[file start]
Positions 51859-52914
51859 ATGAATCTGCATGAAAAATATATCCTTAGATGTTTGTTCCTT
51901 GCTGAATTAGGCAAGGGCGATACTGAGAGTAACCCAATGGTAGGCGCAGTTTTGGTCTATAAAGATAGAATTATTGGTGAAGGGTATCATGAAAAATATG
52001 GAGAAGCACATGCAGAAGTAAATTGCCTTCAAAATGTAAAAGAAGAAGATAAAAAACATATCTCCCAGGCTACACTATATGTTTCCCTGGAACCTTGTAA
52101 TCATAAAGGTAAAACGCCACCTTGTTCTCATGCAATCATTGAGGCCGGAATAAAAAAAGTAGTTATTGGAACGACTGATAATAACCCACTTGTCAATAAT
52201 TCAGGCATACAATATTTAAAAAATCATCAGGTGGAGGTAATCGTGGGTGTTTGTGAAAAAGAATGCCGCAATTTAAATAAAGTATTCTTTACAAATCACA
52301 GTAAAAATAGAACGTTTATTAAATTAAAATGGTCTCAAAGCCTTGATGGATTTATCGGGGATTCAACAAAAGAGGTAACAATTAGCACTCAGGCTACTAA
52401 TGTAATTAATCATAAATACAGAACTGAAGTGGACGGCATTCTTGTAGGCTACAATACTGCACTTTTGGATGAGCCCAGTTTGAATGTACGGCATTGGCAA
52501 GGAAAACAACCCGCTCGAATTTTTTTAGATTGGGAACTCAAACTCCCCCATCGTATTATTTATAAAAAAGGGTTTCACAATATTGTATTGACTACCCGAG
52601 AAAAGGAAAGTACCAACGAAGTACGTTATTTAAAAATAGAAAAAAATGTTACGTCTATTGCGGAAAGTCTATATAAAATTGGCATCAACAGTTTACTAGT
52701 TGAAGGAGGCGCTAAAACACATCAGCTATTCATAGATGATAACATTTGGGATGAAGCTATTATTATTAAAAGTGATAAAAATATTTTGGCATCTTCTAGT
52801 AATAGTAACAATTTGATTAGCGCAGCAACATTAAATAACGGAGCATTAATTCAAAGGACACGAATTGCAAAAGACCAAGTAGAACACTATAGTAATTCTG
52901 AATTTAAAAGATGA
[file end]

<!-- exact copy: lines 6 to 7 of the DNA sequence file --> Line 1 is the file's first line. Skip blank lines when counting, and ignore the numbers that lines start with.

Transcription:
52201 TCAGGCATACAATATTTAAAAAATCATCAGGTGGAGGTAATCGTGGGTGTTTGTGAAAAAGAATGCCGCAATTTAAATAAAGTATTCTTTACAAATCACA
52301 GTAAAAATAGAACGTTTATTAAATTAAAATGGTCTCAAAGCCTTGATGGATTTATCGGGGATTCAACAAAAGAGGTAACAATTAGCACTCAGGCTACTAA